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Hubblecast 94: The future of Hubble, part II

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In 2016 Hubble celebrated its 26th year in space. More than a quarter of a century of intriguing observations and remarkable discoveries. But what is there left for Hubble, and the forthcoming James Webb Space Telescope, to do? We have asked astronomers working with, and developing, the telescopes what they think we can expect over the coming years. The things that we’re thinking about are changing rapidly, and so questions that we’re trying to ask today, we’ve only just begun to think about them in many cases. They’re new questions, and so when you have observatories that have the kind of transformational abilities like Hubble, or Webb to really take you places you haven’t gone before, to make you think about questions you haven’t asked before, it can move the whole field forward very quickly. Hubble is one of the most successful astronomical instruments in history and has made its mark on almost every field of astronomy. But its achievements go beyond science to its unique influence on wider society. Hubble has always been a telescope for the public and as such it has changed humanity’s view of the Universe. Well I think that Hubble has been really revolutionary in the field also because the public can be in contact with space and really feel part of it. Not only, I mean as a scientist of course, I would have many things to tell about the great opportunities for science but I think that great opportunity is for the public to meet the science, and to meet the Universe was incredibly nice. Hubble’s biggest accomplishment has been just opening up the entire Universe to us in ways that we hadn’t really imagined before. I think it’s the cumulative sum of all of the observations that Hubble has taken that has given us just such a different view of what the Universe is like and our place in it that’s been really revolutionary. Hubble’s place in popular culture has inspired the public to consider the Universe differently, and it will continue to do so. But it’s very human appeal has also influenced the work and the lives, of the many astronomers who have built careers around it. I’ve been growing up with Hubble since I started working in astronomy so Hubble has become a very close friend of mine and I’ve been through all the ups and downs that Hubble had and it fell ill and it needed cure and I’m thrilled by the human aspect with that we had to have astronauts going up servicing it and I had the opportunity to meet some of them. Beyond the science there’s a very human story of exploration of the Universe involved, which that I find very fascinating and seeing the next big observatory being ready to launch is a very exciting moment in time, so I’m thrilled that I will hopefully have the opportunity to make use of that myself. As the astronomers who grew up with Hubble await the launch of the James Webb Space Telescope a key question to ask is — what is left for Hubble? What more does it have to show us? We will probe stellar populations in other galaxies and so that will give clues on some mysteries that we have today, and that we’ll probe a very large Universe, but not only in space but also in time, and we really need to look back in time and to have information about was the situation very similar in the very early Universe. For example for the formation of stars, or was it very different, do we have something that is related in terms of star formation that is related to cosmology or does it happen that everywhere in the same way independently of the time, the cosmic time that these stars formed. I think we’re going to learn a lot more about how stars form, and I suspect we’re going to learn a lot more about what’s happening in the early Universe. Even though that’s one of Webb’s prime science drivers, you still need the Hubble data for context, and so I think that those are all big areas. The mysteries lurking in the early Universe, and uncovering the very first galaxies that reside there, are areas that will be tackled by the Hubble and Webb teams. A new collaboration of telescopes that will take Hubble into the future with the same huge potential for discovery that we have seen over the last 26 years. So in the infrared Webb will provide images and information with the kind of clarity that Hubble provides at optical and ultraviolet wavelengths. And I think when you see an astronomical object at one wavelength, you immediately want to know what it looks like in a different colour or a different wavelength and so having both of them together is certainly going to be more powerful than either of them alone. So will Hubble, with the help of James Webb, be able to solve the big mysteries of modern astronomy? The origins of the Universe, the formation of stars, the nature of dark matter and dark energy? The answer is that nobody knows. And as we have seen in the past it is not just the new answers, but the new, and currently inconceivable, questions thrown up by telescopes such as Hubble that make them revolutionary. And Hubble is still up to the challenge. Well more generally speaking we are entering new territory in many fields of astronomy so we have discovered in the past twenty years that the Universe is filled with dark energy and is actually accelerating in this expansion; we have discovered extrasolar planets; There’s a huge range of absolutely novel physics and astronomy that we didn’t even know that it existed when Hubble was launched so I think that’s one of the big fascinations in astronomy that we simply don’t know what the future holds, and in having, having these very powerful observatories both in space at the same time I’m really sure that there will be new discoveries coming along. I think that with these new instruments we will have a lot of surprises that we don’t expect now and I think that’s really the place, the moment when you will have exciting discoveries. There is a lot of work left to do in astronomy and astronomers will continue to work with Hubble to make sense of the Universe. We are ready to be surprised by nature beyond our wildest imaginations. As a kid you learn these basics, right, that the Universe is unchanging and that the stars are there forever, and that you know, it’s more or less a static Universe out there. And when you start working in this field you realise how dynamic it is, how much things change, even how much your understanding changes which is just as remarkable. I think in that sense it’s really exciting to be part of something where everyday you come in and you know, the next big discovery is just a few hours away or a few days away, and that’s the way it is with Hubble and that’s the way it’s going to be with Webb. Transcription by ESA/Hubble; translation by —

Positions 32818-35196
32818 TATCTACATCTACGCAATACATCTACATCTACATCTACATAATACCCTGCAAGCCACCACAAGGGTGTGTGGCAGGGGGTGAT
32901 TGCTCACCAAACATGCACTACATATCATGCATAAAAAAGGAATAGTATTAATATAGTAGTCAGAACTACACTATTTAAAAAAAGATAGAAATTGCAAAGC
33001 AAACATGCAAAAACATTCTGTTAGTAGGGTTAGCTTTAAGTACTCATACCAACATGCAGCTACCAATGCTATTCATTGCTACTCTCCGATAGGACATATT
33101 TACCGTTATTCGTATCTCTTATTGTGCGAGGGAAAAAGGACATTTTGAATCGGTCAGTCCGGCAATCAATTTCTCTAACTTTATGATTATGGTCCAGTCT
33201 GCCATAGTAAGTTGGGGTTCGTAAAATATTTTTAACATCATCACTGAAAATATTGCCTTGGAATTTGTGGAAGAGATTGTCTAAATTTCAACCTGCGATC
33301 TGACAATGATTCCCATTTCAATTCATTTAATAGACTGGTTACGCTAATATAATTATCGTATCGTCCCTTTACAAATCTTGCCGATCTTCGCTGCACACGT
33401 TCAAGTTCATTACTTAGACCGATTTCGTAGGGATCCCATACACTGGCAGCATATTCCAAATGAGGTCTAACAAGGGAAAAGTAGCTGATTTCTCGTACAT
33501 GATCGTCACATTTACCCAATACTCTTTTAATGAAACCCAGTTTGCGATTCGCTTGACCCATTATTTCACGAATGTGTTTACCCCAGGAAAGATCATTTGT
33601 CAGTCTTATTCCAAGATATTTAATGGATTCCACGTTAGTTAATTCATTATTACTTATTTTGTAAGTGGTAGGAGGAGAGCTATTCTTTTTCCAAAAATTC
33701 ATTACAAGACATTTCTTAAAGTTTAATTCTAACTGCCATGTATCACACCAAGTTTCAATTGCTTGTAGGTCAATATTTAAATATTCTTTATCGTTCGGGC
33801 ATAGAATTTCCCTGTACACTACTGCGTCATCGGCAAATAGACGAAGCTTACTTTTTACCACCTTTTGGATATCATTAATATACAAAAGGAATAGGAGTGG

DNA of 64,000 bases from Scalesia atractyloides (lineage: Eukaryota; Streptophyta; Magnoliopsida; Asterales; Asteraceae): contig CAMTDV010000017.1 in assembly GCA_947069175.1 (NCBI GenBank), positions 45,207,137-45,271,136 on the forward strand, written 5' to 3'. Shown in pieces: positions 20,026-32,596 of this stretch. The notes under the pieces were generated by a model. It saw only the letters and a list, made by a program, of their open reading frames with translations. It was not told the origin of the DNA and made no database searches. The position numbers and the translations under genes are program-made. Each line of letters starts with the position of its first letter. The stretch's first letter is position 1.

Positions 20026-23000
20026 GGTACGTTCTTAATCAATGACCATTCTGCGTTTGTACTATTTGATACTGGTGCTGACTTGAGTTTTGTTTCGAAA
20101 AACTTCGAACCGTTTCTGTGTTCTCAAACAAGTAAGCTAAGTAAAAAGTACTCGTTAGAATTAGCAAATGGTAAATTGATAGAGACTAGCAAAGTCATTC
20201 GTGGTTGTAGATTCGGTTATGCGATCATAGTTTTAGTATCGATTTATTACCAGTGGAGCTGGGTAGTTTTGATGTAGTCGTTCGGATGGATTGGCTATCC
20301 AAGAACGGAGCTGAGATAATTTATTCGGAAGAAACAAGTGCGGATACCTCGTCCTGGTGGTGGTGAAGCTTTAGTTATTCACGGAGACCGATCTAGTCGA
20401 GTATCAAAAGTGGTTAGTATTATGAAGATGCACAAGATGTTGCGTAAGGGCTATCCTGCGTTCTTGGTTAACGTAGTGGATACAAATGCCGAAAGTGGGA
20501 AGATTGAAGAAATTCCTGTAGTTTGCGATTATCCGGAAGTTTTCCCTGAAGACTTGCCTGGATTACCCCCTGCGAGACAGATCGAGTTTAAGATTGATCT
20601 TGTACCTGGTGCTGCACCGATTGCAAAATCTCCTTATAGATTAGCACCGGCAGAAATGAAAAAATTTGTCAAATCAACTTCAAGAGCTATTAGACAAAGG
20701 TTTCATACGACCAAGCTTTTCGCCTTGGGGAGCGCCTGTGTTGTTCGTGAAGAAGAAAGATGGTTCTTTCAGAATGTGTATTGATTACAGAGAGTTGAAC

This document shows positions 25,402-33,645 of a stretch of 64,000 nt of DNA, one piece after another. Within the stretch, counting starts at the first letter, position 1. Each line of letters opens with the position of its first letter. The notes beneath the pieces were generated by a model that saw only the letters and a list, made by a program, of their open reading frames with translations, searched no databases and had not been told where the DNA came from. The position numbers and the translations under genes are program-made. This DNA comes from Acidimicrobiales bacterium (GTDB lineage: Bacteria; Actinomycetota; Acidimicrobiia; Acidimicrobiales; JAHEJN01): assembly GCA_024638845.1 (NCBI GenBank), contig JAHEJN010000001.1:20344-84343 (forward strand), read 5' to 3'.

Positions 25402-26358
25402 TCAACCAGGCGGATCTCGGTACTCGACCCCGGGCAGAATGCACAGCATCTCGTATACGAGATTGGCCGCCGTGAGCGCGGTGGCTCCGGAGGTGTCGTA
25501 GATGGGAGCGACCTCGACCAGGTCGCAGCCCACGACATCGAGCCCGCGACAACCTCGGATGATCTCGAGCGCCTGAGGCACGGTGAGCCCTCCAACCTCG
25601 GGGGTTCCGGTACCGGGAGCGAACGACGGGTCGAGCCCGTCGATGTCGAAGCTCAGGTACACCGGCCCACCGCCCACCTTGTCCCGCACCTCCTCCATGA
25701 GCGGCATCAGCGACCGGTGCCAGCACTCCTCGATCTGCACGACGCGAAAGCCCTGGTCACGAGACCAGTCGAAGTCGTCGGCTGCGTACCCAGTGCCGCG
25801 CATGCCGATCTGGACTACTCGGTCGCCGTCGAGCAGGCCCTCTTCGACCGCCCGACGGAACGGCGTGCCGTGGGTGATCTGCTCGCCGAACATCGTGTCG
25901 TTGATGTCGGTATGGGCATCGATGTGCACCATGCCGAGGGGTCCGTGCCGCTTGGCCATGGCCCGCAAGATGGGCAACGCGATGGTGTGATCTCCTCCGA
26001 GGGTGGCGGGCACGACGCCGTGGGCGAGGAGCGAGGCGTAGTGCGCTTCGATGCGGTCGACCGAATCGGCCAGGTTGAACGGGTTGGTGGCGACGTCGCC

Video Details

Duration: 9 minutes and 42 seconds
Year: 2016
Country: Germany
Language: English
License: Dotsub - Standard License
Producer: Lars Lindberg Christensen
Director: Mathias Jäger
Views: 130
Posted by: esahubble on Aug 12, 2016

In April 2016 the NASA/ESA Hubble Space Telescope celebrated its 26th year in orbit. More than a quarter of a century of intriguing observations and remarkable discoveries. But what is there left for Hubble, and the forthcoming James Webb Space Telescope, to do?